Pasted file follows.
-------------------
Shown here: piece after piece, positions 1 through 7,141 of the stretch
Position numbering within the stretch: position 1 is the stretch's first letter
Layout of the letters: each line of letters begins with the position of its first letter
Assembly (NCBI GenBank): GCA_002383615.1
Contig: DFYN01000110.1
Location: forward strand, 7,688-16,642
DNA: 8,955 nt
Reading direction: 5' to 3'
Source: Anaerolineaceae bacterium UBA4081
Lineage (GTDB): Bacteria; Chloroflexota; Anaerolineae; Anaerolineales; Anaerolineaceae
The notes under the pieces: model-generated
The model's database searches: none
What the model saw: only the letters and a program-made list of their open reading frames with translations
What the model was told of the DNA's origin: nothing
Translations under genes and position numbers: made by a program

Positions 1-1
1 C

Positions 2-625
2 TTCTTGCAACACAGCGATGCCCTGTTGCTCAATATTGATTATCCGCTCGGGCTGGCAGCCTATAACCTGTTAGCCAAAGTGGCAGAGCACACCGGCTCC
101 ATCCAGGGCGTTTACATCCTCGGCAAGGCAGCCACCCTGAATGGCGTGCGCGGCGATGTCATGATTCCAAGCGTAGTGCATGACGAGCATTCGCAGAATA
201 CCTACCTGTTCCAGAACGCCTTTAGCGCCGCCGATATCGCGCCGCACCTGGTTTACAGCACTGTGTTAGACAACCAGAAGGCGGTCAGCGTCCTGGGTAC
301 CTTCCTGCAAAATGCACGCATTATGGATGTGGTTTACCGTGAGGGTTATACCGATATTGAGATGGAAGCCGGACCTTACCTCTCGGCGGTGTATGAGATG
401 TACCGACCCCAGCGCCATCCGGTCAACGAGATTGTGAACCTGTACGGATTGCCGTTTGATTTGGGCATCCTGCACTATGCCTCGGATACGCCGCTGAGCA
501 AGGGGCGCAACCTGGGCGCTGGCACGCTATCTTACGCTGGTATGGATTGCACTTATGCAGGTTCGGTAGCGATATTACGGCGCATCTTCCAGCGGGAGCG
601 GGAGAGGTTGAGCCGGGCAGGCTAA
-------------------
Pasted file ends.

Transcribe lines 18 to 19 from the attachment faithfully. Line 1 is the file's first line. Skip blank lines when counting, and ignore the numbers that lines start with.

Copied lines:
Positions 2-625
2 TTCTTGCAACACAGCGATGCCCTGTTGCTCAATATTGATTATCCGCTCGGGCTGGCAGCCTATAACCTGTTAGCCAAAGTGGCAGAGCACACCGGCTCC